Jesus chose agronomy to teach us about people – and about God. In eastern countries of the Mediterranean, wheat is grown to make foods for human survival, such as flour and bread. Among the wheat, a weed grows known as tares. The tares look exactly like wheat to the human eye early in growth. It was commonly known that the roots of the two are so intertwined it’s impossible to separate them. In fact, to pull the tares out of the ground too early is to risk uprooting the wheat. At harvest, both the wheat and the weeds grow ears with seeds. The seed of the tare is similar in shape and size to the wheat but is slate-grey and is poisonous. In Jesus’ day, women and children sat and picked out the seeds of the tares by hand. The popular belief was that tares were wheat gone bad. “Let them grow together,” Jesus says, “until the harvest.”

Jesus tells the disciples that wheat are sown from above and are children of the Kingdom. We are wheat. We are the baptized children of God and “if children then heirs, heirs of God and joint heirs with Christ.” Weeds are the enemy. We all know what a weed looks like. How many of us here can think of someone who is a bad weed?  Weeds are people who send us on wrong paths, rob us of life and our identities, weeds are bad mothers and fathers, people who weren’t there for us or who aren’t now, spouses who left us for someone else. Weeds are the people who criticize us and interfere with our plans. Weeds are a nuisance. Weeds are irritants that need to be rooted out, rounded up, weed-whacked. In the parable, the servants ask, “Master, did you not sow good seed in your field? Where then did the weeds come from?” When you think about the weeds in your life, do you wonder the same thing? Do you wonder if God is Good why are there bad people? Does this age-old wheat and tare refrain sound familiar to you? Every day this question haunts us. It is our perennial human cry.

How many thousands of years and we aren’t any closer to a clear answer. The only answer given here and in all of scripture is this: “An enemy has done this.” An enemy came and scattered seed in the night and left. The enemy didn’t need to do anything more than scatter the seed because the enemy knew wheat would care only about weeds and forget about God. The enemy knew we’d focus on the bad people in our lives, the ones we need to root out, and put God on trial. Evil knew we’d get insecure, nervous, question God and even stop thinking about God. Evil knew we’d ask if God is Good, why are there bad people in the world? Evil knew we’d become our own gods and try to separate the good and the bad. Evil knew weeds would continue to be weeds, and wheat would forget how to be wheat.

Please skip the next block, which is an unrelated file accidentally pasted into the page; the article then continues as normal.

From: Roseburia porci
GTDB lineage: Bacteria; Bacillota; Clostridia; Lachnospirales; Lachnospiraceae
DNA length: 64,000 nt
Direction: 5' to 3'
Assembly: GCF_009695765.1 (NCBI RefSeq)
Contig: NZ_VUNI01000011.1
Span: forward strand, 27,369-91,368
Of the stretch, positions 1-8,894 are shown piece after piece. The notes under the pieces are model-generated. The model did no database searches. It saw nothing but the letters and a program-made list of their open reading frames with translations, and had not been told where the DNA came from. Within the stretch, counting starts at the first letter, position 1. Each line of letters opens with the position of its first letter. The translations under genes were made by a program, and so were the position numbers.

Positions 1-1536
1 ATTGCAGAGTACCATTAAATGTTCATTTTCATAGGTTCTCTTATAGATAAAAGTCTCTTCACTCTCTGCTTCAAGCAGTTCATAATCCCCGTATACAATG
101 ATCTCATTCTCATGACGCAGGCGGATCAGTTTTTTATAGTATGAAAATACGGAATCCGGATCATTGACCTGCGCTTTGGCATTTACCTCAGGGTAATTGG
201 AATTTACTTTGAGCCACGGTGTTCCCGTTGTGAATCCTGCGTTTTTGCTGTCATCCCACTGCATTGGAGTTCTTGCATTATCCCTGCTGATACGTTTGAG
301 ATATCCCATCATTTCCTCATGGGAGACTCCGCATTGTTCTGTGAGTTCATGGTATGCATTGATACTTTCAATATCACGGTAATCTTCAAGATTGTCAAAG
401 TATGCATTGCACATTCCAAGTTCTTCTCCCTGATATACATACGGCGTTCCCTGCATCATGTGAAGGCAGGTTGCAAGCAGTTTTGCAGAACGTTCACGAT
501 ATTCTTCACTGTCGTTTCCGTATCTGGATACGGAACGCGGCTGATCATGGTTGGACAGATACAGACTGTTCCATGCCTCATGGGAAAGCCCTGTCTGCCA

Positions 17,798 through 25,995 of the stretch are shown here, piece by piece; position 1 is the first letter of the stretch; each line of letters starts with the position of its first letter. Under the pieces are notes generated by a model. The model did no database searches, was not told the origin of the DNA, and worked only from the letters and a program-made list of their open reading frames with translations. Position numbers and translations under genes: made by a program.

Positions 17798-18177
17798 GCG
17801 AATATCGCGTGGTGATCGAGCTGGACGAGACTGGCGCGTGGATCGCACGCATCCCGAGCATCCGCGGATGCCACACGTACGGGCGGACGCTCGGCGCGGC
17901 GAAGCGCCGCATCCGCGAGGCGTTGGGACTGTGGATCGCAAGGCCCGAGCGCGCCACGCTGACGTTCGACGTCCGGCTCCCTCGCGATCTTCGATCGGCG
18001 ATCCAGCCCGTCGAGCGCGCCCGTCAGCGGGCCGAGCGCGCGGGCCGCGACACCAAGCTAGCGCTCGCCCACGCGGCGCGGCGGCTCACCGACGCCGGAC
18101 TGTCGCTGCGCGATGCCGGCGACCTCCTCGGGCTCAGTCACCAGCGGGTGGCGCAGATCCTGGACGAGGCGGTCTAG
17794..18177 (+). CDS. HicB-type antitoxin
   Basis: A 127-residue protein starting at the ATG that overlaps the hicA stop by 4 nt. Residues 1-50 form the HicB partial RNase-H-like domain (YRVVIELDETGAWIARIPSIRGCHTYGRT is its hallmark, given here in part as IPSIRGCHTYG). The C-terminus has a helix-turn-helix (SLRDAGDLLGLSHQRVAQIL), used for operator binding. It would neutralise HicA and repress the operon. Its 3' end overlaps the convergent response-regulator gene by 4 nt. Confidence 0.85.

The sad drama of this parable rests here in the tangled web of human life. No one here can tell the difference between a good person and a bad one. No human being knows our totalities and who we really are. Who can look at another and recall the childhood memories, the days we skinned our knees, or woke to horror from bad dreams? Who saw our mistakes, heard when we swore we’d never love again when we lost our first girl friend or boy friend? Who here sees the heart of another, its intentions, motives and desires? Who sees right through us, past the poison and sees the food – the wheat – intended for good? God is the only one who knows it all and knows why and how we make choices. Only God knows who are wheat and who are weeds and what can be done about it. If left to human beings, we’d start to uproot the weeds with the wheat and not know when and how to stop. Eventually we’d destroy each other and all of human life. Look around: Isn’t that what we are doing now?